4. Disconnect one wire to the upper thermostat to test it. Set a multimeter to RX1 (resistance times 1) and touch a probe to the thermostat terminals as indicated in the owner's manual. Depending on the model and the terminals tested, the tester should show infinity ( open) or about 0 ( closed).
  5. Test the lower thermostat in the same manner.
  6. If necessary, replace the thermostat. Unscrew it from its mounting and install one of the same model, size, and rating. Once you install it, adjust the thermostat following instructions in your owner's manual.
Test and replace a heating element:
  1. Turn off power at the electric panel and post a sign warning others not to turn it on.
  2. Remove the access panel on the electric water heater.
  3. Disconnect one of the element wires and set a multimeter to RX1000 (resistance times 1,000). Touch one probe to an element mounting bolt and the other to each element terminal screw, in turn. If the tester displays anything but infinity ( open circuit), replace the element.
  4. If necessary, set the multimeter to RX1 and touch the probes to the terminal screws. If there is any resistance reading at all ( closed circuit), then the element is good. If not, replace it. Both upper and lower elements are tested in the same manner.
  5. To remove the element, first drain the heater.
  6. Disconnect the remaining element wire. Remove the mounting bolts holding the element in place. Remove the element.
  7. Replace the heating element with one of the same model, shape, and rating. Make sure you also replace any installation gaskets.
Test and replace a high-limit cutoff:
  1. Disconnect power to the heater at the electric panel and post a sign warning others not to turn it on.
  2. Remove the upper access panel and push the reset button.
  3. Replace the access panel and turn the power back on. If the water is hot, the reset was the problem. If not, you'll need to turn the power off again and reopen the access panel.
  4. Use a multimeter to test the cutoff terminals for continuity. If faulty, replace with an exact replacement part.
Drain a tank:
  1. Shut off power at the electric panel and post a sign warning others not to turn it on.
  2. Close the cold-water supply valve and open a hot-water faucet somewhere in the house (to speed draining).
  3. Attach a garden hose to the drain valve and run it outside the house.
  4. Open the drain valve and allow all water to drain out.
  5. To refill the tank, close the drain valve tightly and open the cold-water supply valve. Also open a nearby hot-water faucet. When a steady stream of water flows from that faucet, the tank is full and the faucet can be closed.
  6. Once the tank is full, turn the electrical power back on.
Test and replace a relief valve:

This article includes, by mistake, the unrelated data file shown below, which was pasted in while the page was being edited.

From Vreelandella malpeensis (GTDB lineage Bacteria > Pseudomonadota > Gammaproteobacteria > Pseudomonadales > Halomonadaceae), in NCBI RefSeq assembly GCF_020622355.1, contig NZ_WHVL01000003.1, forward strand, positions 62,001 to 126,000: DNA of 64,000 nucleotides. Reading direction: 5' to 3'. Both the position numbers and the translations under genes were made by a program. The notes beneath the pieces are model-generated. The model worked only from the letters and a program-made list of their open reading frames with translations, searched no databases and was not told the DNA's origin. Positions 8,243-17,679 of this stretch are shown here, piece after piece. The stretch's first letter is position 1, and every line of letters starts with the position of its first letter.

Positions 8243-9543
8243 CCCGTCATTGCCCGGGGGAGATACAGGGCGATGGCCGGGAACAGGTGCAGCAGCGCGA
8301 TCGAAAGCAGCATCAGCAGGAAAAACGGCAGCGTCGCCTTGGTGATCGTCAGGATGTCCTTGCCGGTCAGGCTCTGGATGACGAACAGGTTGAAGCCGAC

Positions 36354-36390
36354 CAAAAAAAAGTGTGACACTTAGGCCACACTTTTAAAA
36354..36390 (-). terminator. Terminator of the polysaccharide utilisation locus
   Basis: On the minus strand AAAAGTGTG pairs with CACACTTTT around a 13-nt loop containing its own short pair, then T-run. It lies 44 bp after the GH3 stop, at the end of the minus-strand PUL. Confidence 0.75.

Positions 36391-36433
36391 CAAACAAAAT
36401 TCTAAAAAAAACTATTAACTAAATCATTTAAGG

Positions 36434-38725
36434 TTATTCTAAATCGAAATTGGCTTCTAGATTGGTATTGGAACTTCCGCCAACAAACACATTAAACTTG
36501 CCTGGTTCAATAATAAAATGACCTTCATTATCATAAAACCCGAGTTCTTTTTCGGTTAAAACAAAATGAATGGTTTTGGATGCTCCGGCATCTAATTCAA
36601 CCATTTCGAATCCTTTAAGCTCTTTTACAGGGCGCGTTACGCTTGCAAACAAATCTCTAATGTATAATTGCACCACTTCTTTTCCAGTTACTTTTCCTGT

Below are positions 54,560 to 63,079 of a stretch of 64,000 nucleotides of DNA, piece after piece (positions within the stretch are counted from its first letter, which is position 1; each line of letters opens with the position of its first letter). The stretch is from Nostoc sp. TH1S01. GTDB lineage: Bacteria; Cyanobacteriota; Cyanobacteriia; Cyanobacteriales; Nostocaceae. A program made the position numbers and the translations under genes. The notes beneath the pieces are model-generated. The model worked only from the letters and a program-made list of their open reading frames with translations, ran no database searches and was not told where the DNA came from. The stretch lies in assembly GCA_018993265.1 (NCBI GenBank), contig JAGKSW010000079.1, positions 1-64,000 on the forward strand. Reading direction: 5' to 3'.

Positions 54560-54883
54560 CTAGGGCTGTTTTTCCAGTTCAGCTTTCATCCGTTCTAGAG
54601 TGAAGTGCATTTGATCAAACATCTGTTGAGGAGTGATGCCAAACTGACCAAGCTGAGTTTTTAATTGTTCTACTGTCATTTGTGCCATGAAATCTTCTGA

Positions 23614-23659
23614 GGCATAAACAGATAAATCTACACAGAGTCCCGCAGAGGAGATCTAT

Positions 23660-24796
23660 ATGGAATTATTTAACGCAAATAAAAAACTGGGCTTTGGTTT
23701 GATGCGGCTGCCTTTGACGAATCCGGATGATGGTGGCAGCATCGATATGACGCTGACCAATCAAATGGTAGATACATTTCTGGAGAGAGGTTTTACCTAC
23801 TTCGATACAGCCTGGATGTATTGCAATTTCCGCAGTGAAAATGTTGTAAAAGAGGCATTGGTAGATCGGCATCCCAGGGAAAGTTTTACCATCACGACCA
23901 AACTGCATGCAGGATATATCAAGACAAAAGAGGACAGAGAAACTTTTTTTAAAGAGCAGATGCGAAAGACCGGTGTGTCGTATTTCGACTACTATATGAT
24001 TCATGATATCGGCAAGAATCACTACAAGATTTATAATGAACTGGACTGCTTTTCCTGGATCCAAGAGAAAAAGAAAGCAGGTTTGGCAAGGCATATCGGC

1. Lift the spring lever on the valve to fill a small cup. Check the cup for sediment.
  2. If no water spurts out, or if water continues to drip after the valve is released, replace the valve.
  3. Cut power at the electric panel and post a sign warning others not to turn it on. Close the cold-water supply valve.
  4. Drain a few gallons of water from the tank.
  5. Unscrew and remove the discharge pipe if used.
  6. Loosen the relief valve with a pipe wrench, then remove the valve by hand.
  7. Apply pipe tape to the threads of the replacement valve and screw it into the tank by hand. Tighten it with a pipe wrench. Screw the discharge pipe (if any) into the valve outlet.
  8. Refill the water heater and restore electrical power.
Replace a drain valve:
  1. Shut off power at the electric panel d823f6bc-fc7a-4a21-93d9-5ea6957e7890.jpgand post a sign warning others not to turn it on.
  2. Close the cold-water supply valve and drain the water heater completely (see above).
  3. Unscrew the drain valve with a pipe wrench.
  4. Replace the drain valve with an identical unit wrapping the end with pipe tape.
  5. Refill the tank and restore electricity.

Oct 02, 2013 | Water Heaters

1 Answer

Junkers manual gas hot water


please make this test and fix it. God bless you

An electric water heater is a 240-volt appliance that can deliver a fatal shock. Always turn off power to the heater at the electric panel before beginning work, and verify that power has been shut off. Make sure others in the house know not to restore electricity prematurely. If you have any doubt as to whether electricity has been turned off, seek professional assistance.
Troubleshoot a thermostat:
  1. Shut off power to the heater at the electric panel and post a sign warning others not to turn it on.
  2. Unscrew and remove the electric water heater access panel.
  3. Using a small screwdriver, turn the thermostat dial counterclockwise to lower the temperature, or clockwise to raise it. If the water heater doesn't maintain the proper temperature, test the thermostat.
  4. Disconnect one wire to the upper thermostat to test it. Set a Multimeter to RX1 (resistance times 1) and touch a probe to the thermostat terminals as indicated in the owner's manual. Depending on the model and the terminals tested, the tester should show infinity ( open) or about 0 ( closed).
  5. Test the lower thermostat in the same manner.
  6. If necessary, replace the thermostat. Unscrew it from its mounting and install one of the same model, size, and rating. Once you install it, adjust the thermostat following instructions in your owner's manual.
Test and replace a heating element:
  1. Turn off power at the electric panel and post a sign warning others not to turn it on.
  2. Remove the access panel on the electric water heater.
  3. Disconnect one of the element wires and set a multimeter to RX1000 (resistance times 1,000). Touch one probe to an element mounting bolt and the other to each element terminal screw, in turn. If the tester displays anything but infinity ( open circuit), replace the element.